Hyderabad: The Defence Electronics and Research Laboratory (DLRL) has embarked upon an ambitious project to develop the next generation intelligence-gathering, electronic warfare (EW) equipment for deployment on satellites, aerostats and unmanned aerial vehicles (UAVs).
Speaking to the media, DLRL director, R. Sreehari Rao has described it as a ''comprehensive technology development project.''
According to Rao, the infrastructure required for developing advanced versions of EW systems was in place and the new project, which would cover both communications and radar related areas, would be implemented over three years.
UAV-based EW systems offered manifold advantages, such as increased range and flexible deployment for eavesdropping missions on strategic locations. This makes the UAV a ''force multiplier'' in both the strategic and tactical battlefield areas.
The Banglaore-based Aeronautical Development Establishment is developing the medium altitude long endurance UAVs that would carry these systems.
As for aerostats, these are platforms that operate at lower altitudes and are cost effective platforms that allow the carriage of multiple surveillance payloads and ease of operations over all terrains and in all weather conditions. Aerostats are essentially balloons that are tethered to a static post and carry payloads slung in 'baskets' underneath them.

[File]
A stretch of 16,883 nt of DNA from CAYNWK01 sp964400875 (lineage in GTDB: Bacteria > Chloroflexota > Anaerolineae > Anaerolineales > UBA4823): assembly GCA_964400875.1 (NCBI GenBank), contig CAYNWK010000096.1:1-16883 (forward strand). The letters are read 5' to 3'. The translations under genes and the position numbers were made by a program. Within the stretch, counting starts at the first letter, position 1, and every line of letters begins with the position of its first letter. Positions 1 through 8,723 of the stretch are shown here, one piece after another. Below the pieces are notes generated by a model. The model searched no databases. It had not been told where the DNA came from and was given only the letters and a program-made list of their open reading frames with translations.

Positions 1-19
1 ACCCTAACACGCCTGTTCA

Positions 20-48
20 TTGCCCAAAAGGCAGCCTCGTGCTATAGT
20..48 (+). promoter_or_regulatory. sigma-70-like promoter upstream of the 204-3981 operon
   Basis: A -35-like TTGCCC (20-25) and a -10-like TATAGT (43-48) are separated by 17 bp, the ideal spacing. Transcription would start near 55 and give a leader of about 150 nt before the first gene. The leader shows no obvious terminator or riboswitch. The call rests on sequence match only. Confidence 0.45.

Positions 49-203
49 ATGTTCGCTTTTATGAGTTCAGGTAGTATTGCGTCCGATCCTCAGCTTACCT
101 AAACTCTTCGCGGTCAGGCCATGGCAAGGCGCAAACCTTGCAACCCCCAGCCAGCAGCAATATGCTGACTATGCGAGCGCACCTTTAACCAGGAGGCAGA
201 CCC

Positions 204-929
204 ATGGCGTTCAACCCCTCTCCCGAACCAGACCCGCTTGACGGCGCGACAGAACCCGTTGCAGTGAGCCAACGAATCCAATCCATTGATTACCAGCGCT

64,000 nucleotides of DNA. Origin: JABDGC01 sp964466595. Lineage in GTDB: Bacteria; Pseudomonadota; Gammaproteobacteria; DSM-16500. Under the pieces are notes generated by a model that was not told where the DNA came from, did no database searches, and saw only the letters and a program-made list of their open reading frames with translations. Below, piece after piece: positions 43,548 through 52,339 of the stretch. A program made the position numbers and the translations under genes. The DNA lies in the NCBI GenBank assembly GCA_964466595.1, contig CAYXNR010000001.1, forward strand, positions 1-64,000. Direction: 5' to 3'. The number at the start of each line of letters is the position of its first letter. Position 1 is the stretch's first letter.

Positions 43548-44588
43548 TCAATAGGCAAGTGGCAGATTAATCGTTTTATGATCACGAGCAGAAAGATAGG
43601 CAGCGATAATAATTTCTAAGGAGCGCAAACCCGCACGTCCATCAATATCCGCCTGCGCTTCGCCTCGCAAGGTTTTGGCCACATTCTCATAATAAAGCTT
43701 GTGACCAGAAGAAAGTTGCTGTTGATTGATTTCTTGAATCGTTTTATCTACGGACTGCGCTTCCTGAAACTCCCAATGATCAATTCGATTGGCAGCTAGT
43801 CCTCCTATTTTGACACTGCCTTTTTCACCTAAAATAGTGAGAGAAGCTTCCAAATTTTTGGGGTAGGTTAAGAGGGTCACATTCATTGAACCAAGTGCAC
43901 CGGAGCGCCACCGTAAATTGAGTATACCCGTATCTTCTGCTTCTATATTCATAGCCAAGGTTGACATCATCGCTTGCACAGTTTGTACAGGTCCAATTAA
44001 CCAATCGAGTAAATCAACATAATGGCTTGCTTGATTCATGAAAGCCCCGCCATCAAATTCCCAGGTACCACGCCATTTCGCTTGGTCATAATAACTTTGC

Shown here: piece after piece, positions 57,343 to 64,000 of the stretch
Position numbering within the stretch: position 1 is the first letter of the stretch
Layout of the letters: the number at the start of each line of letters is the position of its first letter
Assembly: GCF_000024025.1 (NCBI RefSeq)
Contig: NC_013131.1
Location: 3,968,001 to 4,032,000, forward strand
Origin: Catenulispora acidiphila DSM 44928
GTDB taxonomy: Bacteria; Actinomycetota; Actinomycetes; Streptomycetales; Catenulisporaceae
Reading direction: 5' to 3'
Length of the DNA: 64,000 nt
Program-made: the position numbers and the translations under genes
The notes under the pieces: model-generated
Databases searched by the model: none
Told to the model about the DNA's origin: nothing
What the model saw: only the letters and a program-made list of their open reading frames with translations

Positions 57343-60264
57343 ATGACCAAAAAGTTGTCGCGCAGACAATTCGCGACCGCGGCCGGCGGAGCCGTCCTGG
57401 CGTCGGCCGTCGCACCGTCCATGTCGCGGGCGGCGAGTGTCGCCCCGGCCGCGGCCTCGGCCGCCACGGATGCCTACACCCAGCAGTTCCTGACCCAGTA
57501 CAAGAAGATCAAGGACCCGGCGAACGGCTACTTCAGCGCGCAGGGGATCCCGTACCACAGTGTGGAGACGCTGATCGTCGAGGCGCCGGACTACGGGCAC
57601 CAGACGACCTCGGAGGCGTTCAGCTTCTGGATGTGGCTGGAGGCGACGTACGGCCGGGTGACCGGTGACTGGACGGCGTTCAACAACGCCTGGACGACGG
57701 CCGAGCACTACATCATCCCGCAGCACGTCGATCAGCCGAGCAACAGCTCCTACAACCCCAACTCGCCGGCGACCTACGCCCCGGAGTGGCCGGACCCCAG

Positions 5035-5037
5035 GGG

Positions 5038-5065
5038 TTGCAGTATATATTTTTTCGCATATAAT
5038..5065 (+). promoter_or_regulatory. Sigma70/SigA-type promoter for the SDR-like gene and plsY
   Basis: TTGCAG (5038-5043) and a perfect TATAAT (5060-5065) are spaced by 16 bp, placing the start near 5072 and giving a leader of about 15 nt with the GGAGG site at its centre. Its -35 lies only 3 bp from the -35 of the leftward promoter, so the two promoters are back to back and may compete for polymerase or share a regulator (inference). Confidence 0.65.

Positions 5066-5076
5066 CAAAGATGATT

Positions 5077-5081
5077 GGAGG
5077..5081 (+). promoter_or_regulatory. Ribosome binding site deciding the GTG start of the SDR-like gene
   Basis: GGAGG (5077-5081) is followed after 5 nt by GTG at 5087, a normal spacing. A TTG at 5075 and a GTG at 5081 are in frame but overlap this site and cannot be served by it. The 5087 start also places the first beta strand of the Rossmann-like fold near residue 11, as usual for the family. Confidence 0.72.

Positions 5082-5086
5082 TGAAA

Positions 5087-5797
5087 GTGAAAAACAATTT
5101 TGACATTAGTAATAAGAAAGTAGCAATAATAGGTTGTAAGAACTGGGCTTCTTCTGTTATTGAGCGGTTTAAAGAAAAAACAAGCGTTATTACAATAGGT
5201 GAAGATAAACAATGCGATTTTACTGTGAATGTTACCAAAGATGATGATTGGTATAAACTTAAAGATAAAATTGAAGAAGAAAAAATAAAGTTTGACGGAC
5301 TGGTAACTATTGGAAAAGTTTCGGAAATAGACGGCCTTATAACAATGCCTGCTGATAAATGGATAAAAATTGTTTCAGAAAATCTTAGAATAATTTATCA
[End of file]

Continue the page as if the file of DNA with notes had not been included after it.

DLRL has also developed the prototype of a unique Radar Fingerprinting System (RFS) with the capability to distinguish two radars operating in the same frequency. The prototype has pleased the concerned user agencies, which have described it as being superior to a similar Israeli system.
The RFS helps in distinguishing radar based on its signature and enables better electronic planning in modern warfare scenarios. Basically an add-on to the overall EW system, each unit is expected to cost Rs3 crore.
The DLRL has already designed and developed EW systems for ground-based, sea and airborne platforms. The Indian Army has received two communication and one non-communication blocks under the 'Samyukta,' integrated EW programme, two more blocks are to be delivered.
The DLRL has also delivered five types of EW systems under the 'Sangraha' for the Indian Navy for use by airborne platforms, submarine and large ships.
Pleased with the performance of the initial version, the Indian Navy has sought an advanced version of the 'Sangraha.'